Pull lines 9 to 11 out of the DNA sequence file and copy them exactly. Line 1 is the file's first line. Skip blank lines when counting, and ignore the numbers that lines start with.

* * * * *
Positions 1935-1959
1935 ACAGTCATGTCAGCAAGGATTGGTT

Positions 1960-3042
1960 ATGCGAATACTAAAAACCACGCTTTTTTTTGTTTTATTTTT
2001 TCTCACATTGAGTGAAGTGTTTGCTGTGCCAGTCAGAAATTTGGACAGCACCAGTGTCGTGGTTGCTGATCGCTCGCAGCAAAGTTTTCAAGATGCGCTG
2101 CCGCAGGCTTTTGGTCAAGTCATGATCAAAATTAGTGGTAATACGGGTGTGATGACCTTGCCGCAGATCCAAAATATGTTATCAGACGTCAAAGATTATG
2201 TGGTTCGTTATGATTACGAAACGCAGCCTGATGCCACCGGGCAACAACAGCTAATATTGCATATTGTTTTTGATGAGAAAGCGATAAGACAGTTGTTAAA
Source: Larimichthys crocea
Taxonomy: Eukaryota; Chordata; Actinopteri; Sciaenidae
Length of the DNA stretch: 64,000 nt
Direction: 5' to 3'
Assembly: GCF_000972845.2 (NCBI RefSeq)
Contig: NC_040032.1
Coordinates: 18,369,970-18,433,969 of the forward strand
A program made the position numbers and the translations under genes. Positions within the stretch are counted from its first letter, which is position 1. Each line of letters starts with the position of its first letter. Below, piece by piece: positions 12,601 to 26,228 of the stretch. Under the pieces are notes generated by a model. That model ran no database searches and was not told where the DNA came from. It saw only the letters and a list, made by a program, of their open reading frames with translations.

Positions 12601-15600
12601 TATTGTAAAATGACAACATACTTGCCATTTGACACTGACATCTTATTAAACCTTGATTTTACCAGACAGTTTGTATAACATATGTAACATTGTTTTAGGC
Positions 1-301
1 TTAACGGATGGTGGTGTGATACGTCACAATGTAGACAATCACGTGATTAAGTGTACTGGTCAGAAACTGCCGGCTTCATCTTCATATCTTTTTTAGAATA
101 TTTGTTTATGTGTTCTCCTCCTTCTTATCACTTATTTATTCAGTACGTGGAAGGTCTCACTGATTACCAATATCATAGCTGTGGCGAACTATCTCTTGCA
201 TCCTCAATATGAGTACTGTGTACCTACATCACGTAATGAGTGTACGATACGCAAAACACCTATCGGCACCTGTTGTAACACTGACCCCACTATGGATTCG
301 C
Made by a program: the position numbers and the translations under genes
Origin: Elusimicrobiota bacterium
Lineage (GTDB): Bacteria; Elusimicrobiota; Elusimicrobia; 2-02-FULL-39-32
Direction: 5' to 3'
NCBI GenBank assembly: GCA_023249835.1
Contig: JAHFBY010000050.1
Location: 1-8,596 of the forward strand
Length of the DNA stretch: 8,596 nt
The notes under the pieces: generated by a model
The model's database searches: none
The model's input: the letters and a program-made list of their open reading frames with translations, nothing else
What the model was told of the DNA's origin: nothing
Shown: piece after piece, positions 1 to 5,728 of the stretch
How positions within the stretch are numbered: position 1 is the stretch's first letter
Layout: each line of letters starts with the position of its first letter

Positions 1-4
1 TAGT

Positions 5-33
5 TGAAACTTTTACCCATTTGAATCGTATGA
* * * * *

Taxonomy: Eukaryota; Chordata; Actinopteri; Sciaenidae
Length of the DNA stretch: 64,000 nt
Direction: 5' to 3'